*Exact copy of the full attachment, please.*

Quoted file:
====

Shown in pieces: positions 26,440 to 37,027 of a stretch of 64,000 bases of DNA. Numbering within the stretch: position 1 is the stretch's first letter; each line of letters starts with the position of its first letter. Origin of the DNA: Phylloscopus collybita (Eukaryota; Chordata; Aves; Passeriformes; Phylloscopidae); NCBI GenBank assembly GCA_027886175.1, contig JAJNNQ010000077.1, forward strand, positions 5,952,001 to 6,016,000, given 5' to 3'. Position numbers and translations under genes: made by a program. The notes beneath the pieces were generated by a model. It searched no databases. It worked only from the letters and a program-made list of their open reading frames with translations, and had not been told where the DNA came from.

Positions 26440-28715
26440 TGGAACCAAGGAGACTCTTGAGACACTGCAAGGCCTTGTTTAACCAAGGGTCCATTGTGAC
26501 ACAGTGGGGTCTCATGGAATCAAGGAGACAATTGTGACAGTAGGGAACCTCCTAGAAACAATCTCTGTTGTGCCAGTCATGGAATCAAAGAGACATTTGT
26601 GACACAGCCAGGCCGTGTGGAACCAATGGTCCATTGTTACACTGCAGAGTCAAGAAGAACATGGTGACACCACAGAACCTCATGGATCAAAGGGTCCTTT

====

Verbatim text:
Shown in pieces: positions 26,440 to 37,027 of a stretch of 64,000 bases of DNA. Numbering within the stretch: position 1 is the stretch's first letter; each line of letters starts with the position of its first letter. Origin of the DNA: Phylloscopus collybita (Eukaryota; Chordata; Aves; Passeriformes; Phylloscopidae); NCBI GenBank assembly GCA_027886175.1, contig JAJNNQ010000077.1, forward strand, positions 5,952,001 to 6,016,000, given 5' to 3'. Position numbers and translations under genes: made by a program. The notes beneath the pieces were generated by a model. It searched no databases. It worked only from the letters and a program-made list of their open reading frames with translations, and had not been told where the DNA came from.

Positions 26440-28715
26440 TGGAACCAAGGAGACTCTTGAGACACTGCAAGGCCTTGTTTAACCAAGGGTCCATTGTGAC
26501 ACAGTGGGGTCTCATGGAATCAAGGAGACAATTGTGACAGTAGGGAACCTCCTAGAAACAATCTCTGTTGTGCCAGTCATGGAATCAAAGAGACATTTGT
26601 GACACAGCCAGGCCGTGTGGAACCAATGGTCCATTGTTACACTGCAGAGTCAAGAAGAACATGGTGACACCACAGAACCTCATGGATCAAAGGGTCCTTT